In the January 2000 issue of CEP, Andrzej Stankiewicz and Jacob Moulijn introduced readers to the concepts of process intensification (PI) and how PI could transform chemical engineering and process development. They covered topics ranging from novel reactor designs and separations equipment to new methods of integrating operations. And they presciently noted that education would play a key role in democratizing PI concepts, suggesting that chemical engineers would need to be “taught an integrated, task-oriented approach to plant design, [instead of] today’s sequential, operation-oriented one” and would need to “gain a much deeper knowledge and understanding of process chemistry.”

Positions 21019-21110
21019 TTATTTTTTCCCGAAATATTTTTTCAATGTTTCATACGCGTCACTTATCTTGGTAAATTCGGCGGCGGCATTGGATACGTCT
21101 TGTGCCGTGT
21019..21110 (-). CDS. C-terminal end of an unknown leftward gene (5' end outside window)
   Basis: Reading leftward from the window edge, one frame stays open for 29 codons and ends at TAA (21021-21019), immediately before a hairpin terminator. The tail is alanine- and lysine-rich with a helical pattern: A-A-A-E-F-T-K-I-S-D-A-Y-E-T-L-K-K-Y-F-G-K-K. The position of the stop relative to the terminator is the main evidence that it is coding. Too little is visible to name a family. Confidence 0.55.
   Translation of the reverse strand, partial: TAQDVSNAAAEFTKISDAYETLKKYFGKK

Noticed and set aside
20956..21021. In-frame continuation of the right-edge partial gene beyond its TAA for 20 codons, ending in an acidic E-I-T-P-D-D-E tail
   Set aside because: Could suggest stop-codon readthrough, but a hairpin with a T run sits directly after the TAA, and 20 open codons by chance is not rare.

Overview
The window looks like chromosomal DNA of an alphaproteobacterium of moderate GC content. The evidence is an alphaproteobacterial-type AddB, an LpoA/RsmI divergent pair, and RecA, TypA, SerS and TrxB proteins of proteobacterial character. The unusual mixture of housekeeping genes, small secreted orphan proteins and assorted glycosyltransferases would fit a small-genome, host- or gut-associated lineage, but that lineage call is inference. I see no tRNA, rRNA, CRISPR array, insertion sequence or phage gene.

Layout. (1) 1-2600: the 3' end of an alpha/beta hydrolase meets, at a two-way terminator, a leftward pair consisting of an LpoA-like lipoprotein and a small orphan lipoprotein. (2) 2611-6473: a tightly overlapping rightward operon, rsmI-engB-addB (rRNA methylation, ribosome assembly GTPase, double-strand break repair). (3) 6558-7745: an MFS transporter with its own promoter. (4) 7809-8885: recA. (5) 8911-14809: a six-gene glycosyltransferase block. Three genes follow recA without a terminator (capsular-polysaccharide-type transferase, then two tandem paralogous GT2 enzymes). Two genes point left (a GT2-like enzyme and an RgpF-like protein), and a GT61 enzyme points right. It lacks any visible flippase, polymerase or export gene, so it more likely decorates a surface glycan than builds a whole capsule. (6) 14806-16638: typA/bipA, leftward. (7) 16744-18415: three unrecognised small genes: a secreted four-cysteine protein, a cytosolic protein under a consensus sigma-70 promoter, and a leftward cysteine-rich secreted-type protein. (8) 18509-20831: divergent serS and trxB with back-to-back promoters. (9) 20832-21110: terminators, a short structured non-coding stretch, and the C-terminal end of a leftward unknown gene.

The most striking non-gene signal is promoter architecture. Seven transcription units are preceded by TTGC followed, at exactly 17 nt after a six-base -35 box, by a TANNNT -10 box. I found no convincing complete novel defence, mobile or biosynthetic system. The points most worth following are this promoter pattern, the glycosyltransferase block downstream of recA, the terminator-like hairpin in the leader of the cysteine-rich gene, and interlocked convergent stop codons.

Twenty years later, many of their predictions ring true. While chemical engineers still rely heavily on traditional unit operations, many of the technologies that Stankiewicz and Moulijn identified are now more widely used. Intensified operations and multifunctional systems — such as membrane distillation, reactive distillation, and membrane reactors — are becoming more common in manufacturing settings. Investment in process research and development is increasing. New curricula are being...
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